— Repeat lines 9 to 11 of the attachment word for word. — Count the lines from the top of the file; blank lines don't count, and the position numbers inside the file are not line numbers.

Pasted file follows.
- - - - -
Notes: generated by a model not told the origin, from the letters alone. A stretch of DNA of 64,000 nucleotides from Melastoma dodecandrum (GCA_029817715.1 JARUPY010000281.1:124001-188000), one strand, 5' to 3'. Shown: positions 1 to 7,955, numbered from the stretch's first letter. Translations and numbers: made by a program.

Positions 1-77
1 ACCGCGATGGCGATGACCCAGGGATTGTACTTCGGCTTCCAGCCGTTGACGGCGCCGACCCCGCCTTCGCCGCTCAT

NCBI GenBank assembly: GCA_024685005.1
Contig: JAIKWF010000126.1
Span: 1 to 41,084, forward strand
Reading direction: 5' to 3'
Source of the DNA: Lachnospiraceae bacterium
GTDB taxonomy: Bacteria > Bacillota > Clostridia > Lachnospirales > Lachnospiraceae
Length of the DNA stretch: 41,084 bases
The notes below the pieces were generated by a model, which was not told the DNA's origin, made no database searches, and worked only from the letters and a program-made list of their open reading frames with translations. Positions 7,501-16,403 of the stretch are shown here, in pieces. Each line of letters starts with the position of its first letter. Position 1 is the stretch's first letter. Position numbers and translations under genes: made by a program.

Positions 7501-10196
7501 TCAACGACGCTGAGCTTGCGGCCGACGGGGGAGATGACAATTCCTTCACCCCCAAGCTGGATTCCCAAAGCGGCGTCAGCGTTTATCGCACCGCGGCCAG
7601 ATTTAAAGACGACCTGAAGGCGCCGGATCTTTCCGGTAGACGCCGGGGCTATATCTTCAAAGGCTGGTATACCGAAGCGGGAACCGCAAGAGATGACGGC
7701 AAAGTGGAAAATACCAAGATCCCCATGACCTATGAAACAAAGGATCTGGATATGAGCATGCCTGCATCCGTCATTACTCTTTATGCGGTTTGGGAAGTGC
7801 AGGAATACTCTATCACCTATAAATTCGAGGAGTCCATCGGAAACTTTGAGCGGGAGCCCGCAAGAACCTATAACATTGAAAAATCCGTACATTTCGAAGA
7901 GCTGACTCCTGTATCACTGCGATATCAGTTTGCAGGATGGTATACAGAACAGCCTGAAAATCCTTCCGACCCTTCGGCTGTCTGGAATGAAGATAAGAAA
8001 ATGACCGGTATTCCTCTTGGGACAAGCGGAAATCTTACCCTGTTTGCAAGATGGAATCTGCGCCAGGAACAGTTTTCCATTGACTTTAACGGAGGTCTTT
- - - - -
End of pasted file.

GTDB taxonomy: Bacteria > Bacillota > Clostridia > Lachnospirales > Lachnospiraceae
Length of the DNA stretch: 41,084 bases
The notes below the pieces were generated by a model, which was not told the DNA's origin, made no database searches, and worked only from the letters and a program-made list of their open reading frames with translations. Positions 7,501-16,403 of the stretch are shown here, in pieces. Each line of letters starts with the position of its first letter. Position 1 is the stretch's first letter. Position numbers and translations under genes: made by a program.